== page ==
It was my first venture into a squat and I was impressed by the guys' ethics and ingenuity; whilst the initial break-in may have been just that, they are quick to try and establish a good rapport with the landlord and in many cases the 'squatters' have to fix the place up because they're often neglected buildings. Anyway, the article was published and my number made its way to one seasoned squatter, Gee who last week informed me that a party was being organised in the new squat in Kentish Town. I went down to check it out and was very soon excited by the energy, plans and sensible thinking that I found there - summed up in my latest pre-party article.
I've watched over the last week as some truly ambitious plans have been put into action, many of which seemed impossible on the tight timescale and with no money. As Friday night approached there was a huge amount of the uncertainty which always blights projects that are run voluntarily - will the actors learn their (very last minute) lines? Will the models for the fashion show turn up? Will we get the projector fixed to the wall in time?
In addition to these concerns, was the fact that squats are transient places by definition, and inevitably people don't always know each other very well. That said there was clearly a real sense of trust and camaraderie amongst the group - many of whom have known each other through the squatting community for years. It is important to highlight the distinction between the dirty squats of the Daily Mail and the guys involved with the Height of Suspenses; the latter consider themselves property guardians and there is a real sense of a political movement behind their lifestyle choice. The was an inherent sense of trust and respect amongst the group, and the amount of energy, passion and commitment to creating the event was inspiring.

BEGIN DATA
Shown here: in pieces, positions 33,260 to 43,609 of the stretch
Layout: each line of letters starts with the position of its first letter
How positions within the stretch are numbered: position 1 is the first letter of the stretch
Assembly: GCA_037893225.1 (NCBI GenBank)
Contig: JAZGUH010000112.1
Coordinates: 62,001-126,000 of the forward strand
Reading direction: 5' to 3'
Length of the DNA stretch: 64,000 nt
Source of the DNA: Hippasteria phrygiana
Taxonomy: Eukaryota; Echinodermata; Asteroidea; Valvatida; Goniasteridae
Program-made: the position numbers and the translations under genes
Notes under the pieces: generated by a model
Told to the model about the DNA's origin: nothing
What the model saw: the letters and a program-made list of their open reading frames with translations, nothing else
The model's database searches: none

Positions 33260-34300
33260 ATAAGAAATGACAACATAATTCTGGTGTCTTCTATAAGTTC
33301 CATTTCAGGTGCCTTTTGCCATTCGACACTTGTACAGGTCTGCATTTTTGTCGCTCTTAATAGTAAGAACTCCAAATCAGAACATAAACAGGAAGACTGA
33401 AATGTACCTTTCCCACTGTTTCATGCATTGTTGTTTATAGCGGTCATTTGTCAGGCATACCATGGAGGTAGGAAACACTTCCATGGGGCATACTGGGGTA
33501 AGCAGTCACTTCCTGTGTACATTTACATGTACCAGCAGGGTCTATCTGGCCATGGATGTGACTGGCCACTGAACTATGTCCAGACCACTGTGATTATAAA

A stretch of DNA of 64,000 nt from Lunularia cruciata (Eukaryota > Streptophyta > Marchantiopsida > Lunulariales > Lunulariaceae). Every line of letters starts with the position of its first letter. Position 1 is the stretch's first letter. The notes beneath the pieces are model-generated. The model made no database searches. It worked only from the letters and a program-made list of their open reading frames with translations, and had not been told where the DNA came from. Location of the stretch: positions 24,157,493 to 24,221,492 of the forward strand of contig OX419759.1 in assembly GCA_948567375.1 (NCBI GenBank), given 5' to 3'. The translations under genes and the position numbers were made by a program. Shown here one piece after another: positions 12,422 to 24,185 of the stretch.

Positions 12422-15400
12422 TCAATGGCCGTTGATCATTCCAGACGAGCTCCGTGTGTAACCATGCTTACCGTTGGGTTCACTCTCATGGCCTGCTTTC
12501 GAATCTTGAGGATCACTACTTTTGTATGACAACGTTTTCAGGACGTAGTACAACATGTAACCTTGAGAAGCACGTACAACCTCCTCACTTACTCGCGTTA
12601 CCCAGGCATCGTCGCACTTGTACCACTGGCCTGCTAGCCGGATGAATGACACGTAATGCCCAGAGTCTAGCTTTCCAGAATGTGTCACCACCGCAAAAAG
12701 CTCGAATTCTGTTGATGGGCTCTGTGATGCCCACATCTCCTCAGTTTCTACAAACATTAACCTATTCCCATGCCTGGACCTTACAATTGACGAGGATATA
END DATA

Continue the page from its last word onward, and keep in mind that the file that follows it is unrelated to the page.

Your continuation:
On the Thursday I received a phone call from yet another member of the Suspenses team - this time it was the fashion show organiser who was in dire need of models for the catwalk. With a thoroughly last minute panache the event came together - although as I got sent down the spiral staircase for my turn I didn't even know where the catwalk was, if there was a plan, or what I should be doing. It was that moment - we've all been there - you're wearing tassled leggings, a top better suited to a pixie and a black swan crown and there is a large paying audience, lots of cameras and local residents who actually know you. That moment where you're blinded by a camera and totally wing it. Luckily there was someone performing some sort of gypsy swing set, which always makes me dance, so I was able to lead the way for another, equally confused model as we traipsed around the performer, stole his hat and pranced about on stage. I think we managed to escape the stage before audience expectation turned us into backing dancers, because it might have been pushing my improv skills just a tad. Plus I was due back at Shebeen half an hour prior.
Mixing up a storm in the old pizza kitchen - a gingerbread daiquiri will do it.
A contortionist freaks out the audience.
Models getting ready in the old customer toilets #glamour
Bringing back bumbags. Fluffy bumbags.
Absinthe fairy take two.